Study Evaluates Treatment For Migraines

Armen Hareyan's picture

Approximately 28 million Americans suffer from chronic migraines. These very severe, throbbing headaches can prohibit someone from enjoying a trip to the park on a sunny day and sentence them to a dark room for comfort.

In an effort to set them free, neurologists at The Ohio State University Medical Center are participating in a multi-center clinical trial, evaluating the safety and effectiveness of an experimental drug used for the treatment of recurrent migraine headaches in adults.

This migraine therapy was developed essentially to help patients cope with these powerful, chronic headaches. People suffering from these migraines often describe "seeing" showers of shooting stars, zigzagging lines and flashing lights, and experiencing loss of vision, weakness, tingling or confusion. What follows these initial symptoms is seemingly infinite throbbing head pain, nausea and vomiting.

"Approximately 17 percent of migraine sufferers are treating their headaches with medications which have sedative effects," says Dr. Yousef Mohammad, a neurologist at the Ohio State's Medical Center.


The randomized outpatient clinical trial will evaluate the safety and effectiveness of an investigational drug in comparison to commonly prescribed barbiturates for the treatment of acute migraines in adults. As a crossover study, all participants enrolled in the study will receive the experimental medication at some point.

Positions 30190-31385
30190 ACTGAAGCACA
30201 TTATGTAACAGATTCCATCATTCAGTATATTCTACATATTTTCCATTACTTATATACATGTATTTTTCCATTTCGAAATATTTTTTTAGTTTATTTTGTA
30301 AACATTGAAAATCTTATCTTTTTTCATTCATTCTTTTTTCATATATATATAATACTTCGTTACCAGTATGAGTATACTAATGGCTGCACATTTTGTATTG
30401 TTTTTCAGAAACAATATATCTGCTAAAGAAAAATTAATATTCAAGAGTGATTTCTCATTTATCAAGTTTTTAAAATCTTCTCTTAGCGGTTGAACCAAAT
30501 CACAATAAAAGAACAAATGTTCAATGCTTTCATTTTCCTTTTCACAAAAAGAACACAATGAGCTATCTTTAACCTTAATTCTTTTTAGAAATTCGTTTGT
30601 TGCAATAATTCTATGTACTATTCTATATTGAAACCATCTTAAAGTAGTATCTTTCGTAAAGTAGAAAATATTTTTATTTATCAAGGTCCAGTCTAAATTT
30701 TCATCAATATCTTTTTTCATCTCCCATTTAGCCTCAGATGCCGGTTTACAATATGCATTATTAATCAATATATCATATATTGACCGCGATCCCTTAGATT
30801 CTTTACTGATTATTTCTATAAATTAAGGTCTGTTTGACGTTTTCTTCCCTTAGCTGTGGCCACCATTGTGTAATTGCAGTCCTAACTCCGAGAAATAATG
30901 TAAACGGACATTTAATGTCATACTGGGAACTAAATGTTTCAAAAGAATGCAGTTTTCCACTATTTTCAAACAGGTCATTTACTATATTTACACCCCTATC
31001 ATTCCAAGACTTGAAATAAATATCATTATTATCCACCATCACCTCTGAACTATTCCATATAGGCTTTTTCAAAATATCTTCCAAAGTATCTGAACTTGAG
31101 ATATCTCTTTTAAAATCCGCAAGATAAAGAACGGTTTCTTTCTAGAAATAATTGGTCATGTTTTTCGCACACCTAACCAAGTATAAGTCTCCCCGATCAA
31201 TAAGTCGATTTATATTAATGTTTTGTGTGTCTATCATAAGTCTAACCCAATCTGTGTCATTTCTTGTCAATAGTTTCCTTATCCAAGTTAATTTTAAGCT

The investigational drug is a combination therapy, in tablet form, that combines sumatriptan and a nonsteroidal anti-inflammatory drug pain reliever for the treatment of migraine symptoms. Over the course of 19 weeks, study participants will be asked to treat three of their migraine attacks with either the experimental therapy, medications containing butalbital, which are similar to what they were previously taking, or a placebo. Participants are not told whether the tablet is medication or the placebo.

"There has been no clinical research to show that potentially addictive treatments are effective in treating migraines," says Mohammad, who is also principal investigator of the study at Ohio State.

Almost all migraine drugs have some side effects, including nausea, chest discomfort, dizziness, flushing, sleepiness and other gastric symptoms. Moreover, patients are prone to addiction from narcotics, or developing analgesic rebound headaches from frequent use of over- the-counter analgesics.

According to Mohammad, some research even states that commonly prescribed barbiturates may increase the frequency of migraine headaches if used too often.

"It is for this reason that we, as medical researchers, are working to develop new medications that are both safe and effective for migraine sufferers," Mohammad said.